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Pensions - John C. Kirk

Oct. 16th, 2004

12:10 am - Pensions

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Looking through recent news reports, the latest scare-mongering is all about pensions. Not to take it lightly, but if I took all these reports at face value then I'd get brain cancer from my mobile, be car-jacked, have a heart attack from obesity and too much salt, not be able to buy a flat, lose all the money on the flat I couldn't buy, and then live a long life after retirement.

Anyway, I don't actually have a pension plan. I did think about it a while back - when I started using MS Money to track my accounts (when I was 21), the manual talked about compound interest, and said that investing X amount of money each month from 22-30 would result in the same overall pension as saving from 30-65. But I was also living pretty much hand-to-mouth at that point, so I wasn't in a position to afford it.

Nowadays, I'm leaning towards the view that it's best to pay off debts before I worry about savings, on the basis that the interest I'd pay on a loan is higher than the interest I'd earn. More specifically, once credit card etc. are out of the way, I'm looking at my mortgage. Some news reports have said "Don't rely on your property for your future", but I think it depends how you interpret that. If they mean "Don't assume that your house will double in value by the time you retire, so you can sell it and be quids in", then that's probably wise. But if you've paid off your mortgage completely, then you have no "rent" each month, which obviously makes it easier to handle the bills. Similarly, if you pay off a mortgage in 20 years rather than 25, and then put the final 5 years worth of payments into a savings account, that's a reasonable nest egg. And I think there's a case for saying that paying off a loan is a safer bet than investing your pension in the stock market.

The other aspect is that I don't have any specific retirement plans. I get the impression that writers and academics can basically carry on until they drop dead or get bored, rather than being booted out at 65. So, if I'm doing something I enjoy by then, it wouldn't be a disaster to keep with it. That fits in with my general philosophy, e.g. losing a year's salary to do an MSc.

Obviously this whole plan gets skewed a bit if I decide to buy a bigger place in 10 years, or get married and have kids, but it will do for now.

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From:rjw1
Date:October 15th, 2004 04:32 pm (UTC)
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puttting soemthign away is better than nohting. We are unfortunetly in the position that we cant exoect the state to look after us ince we retire. Admitredly we have the advantage that we work in the it industry so are paid quite well so should be able to afford at least a modest pension contributuion. im only doing 50 squid a month currently but it will mount up.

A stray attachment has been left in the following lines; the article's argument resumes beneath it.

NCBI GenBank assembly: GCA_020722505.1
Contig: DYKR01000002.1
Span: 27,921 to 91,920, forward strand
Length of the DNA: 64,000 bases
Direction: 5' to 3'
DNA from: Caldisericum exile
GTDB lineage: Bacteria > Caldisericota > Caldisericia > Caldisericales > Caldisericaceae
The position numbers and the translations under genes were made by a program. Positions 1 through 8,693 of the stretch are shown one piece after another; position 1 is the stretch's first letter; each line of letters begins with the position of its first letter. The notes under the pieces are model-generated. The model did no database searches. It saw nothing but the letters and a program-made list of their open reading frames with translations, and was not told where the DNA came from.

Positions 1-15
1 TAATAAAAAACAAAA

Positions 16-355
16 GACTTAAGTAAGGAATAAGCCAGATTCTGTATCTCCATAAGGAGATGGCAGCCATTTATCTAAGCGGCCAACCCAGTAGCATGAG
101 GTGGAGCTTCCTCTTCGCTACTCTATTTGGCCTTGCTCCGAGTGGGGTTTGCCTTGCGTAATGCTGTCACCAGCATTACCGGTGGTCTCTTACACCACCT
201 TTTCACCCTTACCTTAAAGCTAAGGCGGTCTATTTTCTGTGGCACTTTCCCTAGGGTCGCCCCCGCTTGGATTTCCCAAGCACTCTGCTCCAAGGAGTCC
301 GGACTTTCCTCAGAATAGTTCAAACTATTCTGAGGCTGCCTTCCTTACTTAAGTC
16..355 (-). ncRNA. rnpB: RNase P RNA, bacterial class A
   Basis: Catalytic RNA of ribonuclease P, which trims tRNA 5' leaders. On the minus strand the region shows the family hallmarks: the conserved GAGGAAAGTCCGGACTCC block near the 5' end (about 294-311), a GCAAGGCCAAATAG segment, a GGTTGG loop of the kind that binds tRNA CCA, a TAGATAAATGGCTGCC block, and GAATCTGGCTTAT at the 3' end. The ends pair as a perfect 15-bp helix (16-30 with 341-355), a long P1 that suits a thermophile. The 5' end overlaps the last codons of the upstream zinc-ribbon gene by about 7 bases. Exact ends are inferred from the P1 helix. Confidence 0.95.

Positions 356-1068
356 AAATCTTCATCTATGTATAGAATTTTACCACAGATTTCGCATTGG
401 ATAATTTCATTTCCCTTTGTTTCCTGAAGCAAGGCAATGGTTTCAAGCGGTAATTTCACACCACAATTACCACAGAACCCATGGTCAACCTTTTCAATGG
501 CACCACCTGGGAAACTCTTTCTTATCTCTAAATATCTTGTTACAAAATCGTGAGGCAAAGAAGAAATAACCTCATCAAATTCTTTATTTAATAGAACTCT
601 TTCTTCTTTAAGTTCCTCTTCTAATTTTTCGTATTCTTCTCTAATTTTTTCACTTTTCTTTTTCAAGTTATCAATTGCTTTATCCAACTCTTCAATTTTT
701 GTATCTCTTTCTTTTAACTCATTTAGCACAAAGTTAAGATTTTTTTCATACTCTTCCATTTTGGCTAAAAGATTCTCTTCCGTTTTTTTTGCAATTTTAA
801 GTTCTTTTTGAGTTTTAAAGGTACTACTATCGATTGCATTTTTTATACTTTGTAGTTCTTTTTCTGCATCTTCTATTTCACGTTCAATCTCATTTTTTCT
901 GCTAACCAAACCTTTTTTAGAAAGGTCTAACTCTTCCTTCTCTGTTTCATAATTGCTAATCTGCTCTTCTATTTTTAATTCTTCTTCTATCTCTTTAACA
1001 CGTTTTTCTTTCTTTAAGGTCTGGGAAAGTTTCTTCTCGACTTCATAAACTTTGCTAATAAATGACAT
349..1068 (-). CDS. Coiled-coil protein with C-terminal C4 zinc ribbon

also pensions are a reltively tax efficient way to save.

ask me irl at some point
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From:rjw1
Date:October 15th, 2004 04:38 pm (UTC)
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this is pisssed ranting if you dididnt notice
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From:elvum
Date:October 15th, 2004 05:15 pm (UTC)
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Surely if you're retiring next Friday, you're not going to get much of a pension anyway? ;-)
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From:elvum
Date:October 15th, 2004 05:13 pm (UTC)
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Almost all employers will match your pension contributions, up to about 5% of your salary. Plus you don't pay income tax on them. For those reasons, paying money into pension schemes is a far better way of saving than paying back loans early. Do the maths - once you've accounted for compound interest, you end up two or three times better off saving 5% of your salary each month than paying your mortgage off even ten years before you retire and then paying the same amount into a savings account. And a factor of two or three in your retirement income is the difference between eating cardboard and being able to enjoy all the free time you suddenly have, regardless of whether you own a house or not. :-)

FWIW I'm on the BBC's in-house pension scheme, currently contributing about £100 a month.
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From:easterbunny
Date:October 16th, 2004 05:25 am (UTC)
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I agree on this one. I'm in the university pension scheme, and they match what I contribute - even though the interest rates aren't very high, it's still free money. If your employer will contribute to a scheme, then it's a great idea.
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